The episode is filled with these moments, places where the characters choose between their heavenly ambitions and their earthly concerns. Notably, the one person who puts their larger ambitions ahead of just being a kind person to someone else in their sphere doesn’t get what they want, and it’s not immediately clear why. Nigel won’t get to be a vicar—at least not yet. He blames Adam for what’s happened, believing that Adam didn’t give him a good enough recommendation for the board to consider moving him forward in his career. And maybe that’s the case. Maybe Adam really did keep Nigel back because he knows Nigel would make a better vicar (as Nigel alleges). But we know the way the universe of Rev. works, and we know that there’s a certain kind of grace at play here. Nigel signed his career’s death certificate when he threatened to expose the Archdeacon, just as Colin did when he did a shit job at being a pizza deliveryman, just as the Archdeacon did when he kept his personal life a secret. Yet where the Archdeacon finally chooses honesty and where Alex and Adam choose being childless over being apart, Nigel chooses his own anger. And so it goes, the five of them sitting in the church, listening to a sad little song about how they’ll always have each other, staring into the distance and contemplating the mystery.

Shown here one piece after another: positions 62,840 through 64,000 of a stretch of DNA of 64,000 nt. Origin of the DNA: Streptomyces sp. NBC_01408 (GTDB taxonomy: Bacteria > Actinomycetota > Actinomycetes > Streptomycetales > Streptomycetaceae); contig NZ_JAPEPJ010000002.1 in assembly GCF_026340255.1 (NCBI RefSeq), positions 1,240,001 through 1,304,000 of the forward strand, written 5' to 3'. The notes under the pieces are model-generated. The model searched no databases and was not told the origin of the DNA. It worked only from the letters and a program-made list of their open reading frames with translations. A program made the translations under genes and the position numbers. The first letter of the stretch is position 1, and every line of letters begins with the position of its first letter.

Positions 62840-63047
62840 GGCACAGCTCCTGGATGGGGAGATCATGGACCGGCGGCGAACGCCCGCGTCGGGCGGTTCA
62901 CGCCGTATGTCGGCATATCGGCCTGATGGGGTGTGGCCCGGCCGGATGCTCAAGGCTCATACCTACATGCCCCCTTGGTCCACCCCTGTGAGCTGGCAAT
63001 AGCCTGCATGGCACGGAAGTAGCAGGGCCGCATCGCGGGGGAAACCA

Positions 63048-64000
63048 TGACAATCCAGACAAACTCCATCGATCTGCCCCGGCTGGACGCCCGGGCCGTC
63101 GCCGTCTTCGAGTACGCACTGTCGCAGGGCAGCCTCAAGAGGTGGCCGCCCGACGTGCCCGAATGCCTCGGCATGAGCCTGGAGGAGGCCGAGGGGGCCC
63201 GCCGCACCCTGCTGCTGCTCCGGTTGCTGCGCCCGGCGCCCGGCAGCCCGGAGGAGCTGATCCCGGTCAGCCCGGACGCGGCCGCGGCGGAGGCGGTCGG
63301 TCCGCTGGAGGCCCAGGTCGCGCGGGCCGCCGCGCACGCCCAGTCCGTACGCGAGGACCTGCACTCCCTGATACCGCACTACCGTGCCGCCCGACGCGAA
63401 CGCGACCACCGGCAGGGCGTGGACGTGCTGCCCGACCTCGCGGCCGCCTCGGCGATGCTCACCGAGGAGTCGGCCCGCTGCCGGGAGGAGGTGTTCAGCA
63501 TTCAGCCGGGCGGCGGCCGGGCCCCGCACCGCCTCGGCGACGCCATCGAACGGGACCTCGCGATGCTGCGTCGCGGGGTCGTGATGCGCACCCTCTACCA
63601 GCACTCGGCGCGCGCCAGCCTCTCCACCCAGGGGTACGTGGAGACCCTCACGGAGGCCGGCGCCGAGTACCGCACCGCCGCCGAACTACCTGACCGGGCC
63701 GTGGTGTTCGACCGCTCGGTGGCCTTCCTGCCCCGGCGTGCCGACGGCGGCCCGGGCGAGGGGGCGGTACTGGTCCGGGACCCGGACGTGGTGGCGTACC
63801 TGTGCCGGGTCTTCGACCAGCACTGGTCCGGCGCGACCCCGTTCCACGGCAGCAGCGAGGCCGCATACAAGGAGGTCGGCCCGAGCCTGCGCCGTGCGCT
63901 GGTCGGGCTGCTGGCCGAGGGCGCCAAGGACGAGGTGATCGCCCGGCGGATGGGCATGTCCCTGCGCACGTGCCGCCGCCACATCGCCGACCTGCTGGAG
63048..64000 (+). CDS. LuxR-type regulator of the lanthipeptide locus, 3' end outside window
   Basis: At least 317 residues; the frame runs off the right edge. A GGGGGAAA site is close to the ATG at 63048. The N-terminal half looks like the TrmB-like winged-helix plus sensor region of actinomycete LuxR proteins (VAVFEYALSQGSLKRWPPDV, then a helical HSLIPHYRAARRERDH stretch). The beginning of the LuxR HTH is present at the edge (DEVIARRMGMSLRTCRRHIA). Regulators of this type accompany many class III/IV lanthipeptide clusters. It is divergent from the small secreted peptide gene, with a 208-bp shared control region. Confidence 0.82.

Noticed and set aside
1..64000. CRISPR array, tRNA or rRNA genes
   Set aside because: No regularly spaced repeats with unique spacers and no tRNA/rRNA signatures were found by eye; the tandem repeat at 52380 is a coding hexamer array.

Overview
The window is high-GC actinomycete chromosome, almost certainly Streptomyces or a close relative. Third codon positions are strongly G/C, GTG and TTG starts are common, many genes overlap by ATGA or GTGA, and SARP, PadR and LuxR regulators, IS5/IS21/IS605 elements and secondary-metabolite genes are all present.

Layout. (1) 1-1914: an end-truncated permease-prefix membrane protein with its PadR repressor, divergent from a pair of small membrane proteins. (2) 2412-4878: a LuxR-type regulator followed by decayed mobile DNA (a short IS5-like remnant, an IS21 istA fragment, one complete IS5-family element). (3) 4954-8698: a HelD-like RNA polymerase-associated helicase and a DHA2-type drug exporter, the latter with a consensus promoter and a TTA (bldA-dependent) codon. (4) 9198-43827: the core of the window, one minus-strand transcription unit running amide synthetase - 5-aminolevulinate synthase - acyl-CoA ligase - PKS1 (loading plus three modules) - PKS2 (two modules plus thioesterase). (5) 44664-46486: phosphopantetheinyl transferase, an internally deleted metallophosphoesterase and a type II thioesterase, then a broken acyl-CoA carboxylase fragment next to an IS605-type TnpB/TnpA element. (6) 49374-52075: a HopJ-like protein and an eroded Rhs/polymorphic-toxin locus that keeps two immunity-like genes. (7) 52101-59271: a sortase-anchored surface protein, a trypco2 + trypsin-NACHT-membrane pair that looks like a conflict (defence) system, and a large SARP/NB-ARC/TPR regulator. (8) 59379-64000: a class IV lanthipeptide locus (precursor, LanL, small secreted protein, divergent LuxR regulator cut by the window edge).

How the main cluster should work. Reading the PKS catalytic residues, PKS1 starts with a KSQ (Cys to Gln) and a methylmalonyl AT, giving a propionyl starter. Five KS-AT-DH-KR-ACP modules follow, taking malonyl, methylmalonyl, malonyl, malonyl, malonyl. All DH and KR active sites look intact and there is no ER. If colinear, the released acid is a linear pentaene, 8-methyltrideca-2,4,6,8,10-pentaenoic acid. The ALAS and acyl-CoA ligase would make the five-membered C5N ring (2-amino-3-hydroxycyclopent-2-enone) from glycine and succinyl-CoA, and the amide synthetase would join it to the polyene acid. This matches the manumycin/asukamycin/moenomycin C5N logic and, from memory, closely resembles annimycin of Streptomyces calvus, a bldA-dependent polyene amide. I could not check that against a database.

- It’s nice to see Joan again, even if she’s pretty much just there to give Adam the song that pops up again in the climax.
- Speaking of that song, the episode’s use of music—particularly the choral pieces—is well done. I’m also impressed that Hulu ponied up to keep the AC/DC song in the broadcast, when it surely must have been cost-prohibitive, even with only a few seconds in there.
- Adam’s phone call to Alex, during which he talks mostly about Nigel and accepts puddings from Adoha, may be one of the saddest things ever committed to film.